Biden’s global strategy tackles China, Russia and domestic needs

WASHINGTON (AP) — The White House on Wednesday outlined a national security strategy aimed at reining in an ascendant China and a more assertive Russia, while stressing that domestic investments are key to helping the United States compete in the critical decade. coming.

The administration’s first national security strategy, a document required by law, underscores the need for a foreign policy that balances the interests of global allies with those of middle-class Americans.

“We understand that if the United States is to succeed abroad, we must invest in our innovation and industrial strength, and build our resilience, at home,” the strategy says. “Similarly, to advance shared prosperity domestically and to uphold the rights of all Americans, we must proactively shape the international order in accordance with our interests and values.”

In broad brushstrokes, the strategy outlines a “decisive decade” for national security, as President Joe Biden faces a world arguably more complicated than when he took office 21 months ago in the middle of the worst global pandemic in a century. At the same time, the White House said policymakers must “avoid the temptation to view the world only through a competitive lens and engage countries on their own terms.”

Biden came to power championing a “middle-class foreign policy” that sought to put greater emphasis on China as a growing economic and military competitor, reinvigorate alliances that had frayed under the Trump administration. and to protect human rights, while watching out for the United States. interests.

Administration officials say a focus on U.S. interests remains central to Biden’s foreign policy vision. But the new strategy document also reflects the long list of crises that have left the world facing common challenges, including climate change, food insecurity, communicable diseases and inflation.

“We are in the early years of a landmark decade,” White House national security adviser Jake Sullivan said in a speech at Georgetown University to highlight the release of the document. “The terms of our competition with the People’s Republic of China will be fixed. The window of opportunity for dealing with common challenges like climate change will shrink dramatically, even as the intensity of those challenges increases. So we have to seize our moment.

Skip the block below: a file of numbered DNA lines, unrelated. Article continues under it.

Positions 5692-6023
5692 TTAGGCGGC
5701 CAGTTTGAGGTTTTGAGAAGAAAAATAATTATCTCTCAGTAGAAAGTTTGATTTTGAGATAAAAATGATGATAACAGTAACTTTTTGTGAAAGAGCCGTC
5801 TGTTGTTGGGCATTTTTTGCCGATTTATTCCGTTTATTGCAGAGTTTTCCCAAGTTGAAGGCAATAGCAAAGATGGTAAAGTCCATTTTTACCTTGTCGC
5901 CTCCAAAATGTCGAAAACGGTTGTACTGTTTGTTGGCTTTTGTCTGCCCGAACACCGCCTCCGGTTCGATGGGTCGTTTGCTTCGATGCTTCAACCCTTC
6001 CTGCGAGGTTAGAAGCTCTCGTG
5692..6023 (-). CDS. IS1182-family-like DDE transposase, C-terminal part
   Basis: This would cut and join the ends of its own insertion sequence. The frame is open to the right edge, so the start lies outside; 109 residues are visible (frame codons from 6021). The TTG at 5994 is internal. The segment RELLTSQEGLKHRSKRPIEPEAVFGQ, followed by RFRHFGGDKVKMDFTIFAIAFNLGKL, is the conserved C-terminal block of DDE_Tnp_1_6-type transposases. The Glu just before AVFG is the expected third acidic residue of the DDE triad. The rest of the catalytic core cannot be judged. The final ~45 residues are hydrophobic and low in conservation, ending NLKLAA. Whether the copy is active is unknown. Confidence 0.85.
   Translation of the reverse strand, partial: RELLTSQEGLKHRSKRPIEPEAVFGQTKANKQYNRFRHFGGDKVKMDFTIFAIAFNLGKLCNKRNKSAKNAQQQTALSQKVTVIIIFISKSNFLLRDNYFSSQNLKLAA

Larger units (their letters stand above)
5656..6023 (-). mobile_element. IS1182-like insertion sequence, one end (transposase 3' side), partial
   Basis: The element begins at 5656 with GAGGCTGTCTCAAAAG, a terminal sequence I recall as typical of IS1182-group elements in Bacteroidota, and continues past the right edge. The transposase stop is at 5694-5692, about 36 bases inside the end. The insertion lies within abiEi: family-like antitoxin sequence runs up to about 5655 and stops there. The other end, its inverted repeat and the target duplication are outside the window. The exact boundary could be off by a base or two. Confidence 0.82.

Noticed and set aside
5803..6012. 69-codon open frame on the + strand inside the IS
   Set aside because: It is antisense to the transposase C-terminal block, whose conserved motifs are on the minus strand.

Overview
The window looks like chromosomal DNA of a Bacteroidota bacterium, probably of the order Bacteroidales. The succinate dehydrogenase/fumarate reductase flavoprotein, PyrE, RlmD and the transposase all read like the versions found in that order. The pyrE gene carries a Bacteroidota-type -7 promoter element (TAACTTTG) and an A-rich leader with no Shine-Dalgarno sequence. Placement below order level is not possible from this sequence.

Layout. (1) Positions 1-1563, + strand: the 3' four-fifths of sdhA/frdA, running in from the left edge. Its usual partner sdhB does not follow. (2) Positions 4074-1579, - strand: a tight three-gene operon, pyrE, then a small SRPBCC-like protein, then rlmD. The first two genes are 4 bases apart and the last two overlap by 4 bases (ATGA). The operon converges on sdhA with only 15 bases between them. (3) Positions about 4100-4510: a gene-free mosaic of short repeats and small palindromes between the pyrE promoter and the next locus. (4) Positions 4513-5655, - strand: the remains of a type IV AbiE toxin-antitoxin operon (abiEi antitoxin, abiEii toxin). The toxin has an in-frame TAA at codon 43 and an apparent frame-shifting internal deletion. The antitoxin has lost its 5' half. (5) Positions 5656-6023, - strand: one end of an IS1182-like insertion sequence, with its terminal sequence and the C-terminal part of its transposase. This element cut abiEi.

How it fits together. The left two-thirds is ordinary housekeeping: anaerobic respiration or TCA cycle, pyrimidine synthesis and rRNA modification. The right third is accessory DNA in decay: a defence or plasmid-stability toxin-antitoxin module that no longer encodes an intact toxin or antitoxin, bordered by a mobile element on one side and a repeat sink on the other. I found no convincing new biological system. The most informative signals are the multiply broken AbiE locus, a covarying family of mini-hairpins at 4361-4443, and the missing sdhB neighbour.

The document underscores the need to compete effectively with China, which the administration says is the only competitor with both the intent and, increasingly, the ability to reshape the international order, while forcing a Dangerous Russia.

Biden faces a nearly eight-month-long Russian war in Ukraine that is ravaging the global economy, increasingly assertive action by China toward the self-governing island of Taiwan, growing nuclear concerns in Iran and Korea. of the North and strained relations with oil. rich kingdom of Saudi Arabia.

“Around the world, the need for American leadership is greater than it has ever been. We are in the midst of a strategic competition to shape the future of the international order,” Biden said in the introduction to the document. “Meanwhile, the shared challenges impacting people everywhere require increased global cooperation and nations are taking responsibility at a time when this has become more difficult.”

Sullivan, in remarks to reporters ahead of the speech, said the Ukraine crisis delayed the rollout of the document, but did not “fundamentally change” Biden’s approach to the strategy. The administration originally planned to release the strategy in February.

“I believe it vividly presents the key elements of our approach: the focus on allies, the importance of strengthening the hand of the democratic world and standing up for our fellow democracies and democratic values,” Sullivan said. .

On the issue of oil, Biden said Wednesday that the administration would “react to Saudi Arabia” in response to the Riyadh-led OPEC+ alliance’s announcement last week that it would cut oil production. The president’s comments came after he said a day earlier that the Saudis would face the “consequences” of the move.

Democratic lawmakers are proposing legislation that would end US military sales to the Saudis in light of oil production cuts, which White House officials say will help fellow OPEC+ member Russia. to replenish its coffers as it continues its war in Ukraine.

Biden has already begun reviewing potential actions and will consider calling for an end to arms sales to Riyadh. Sullivan said a decision on arms sales was not imminent.

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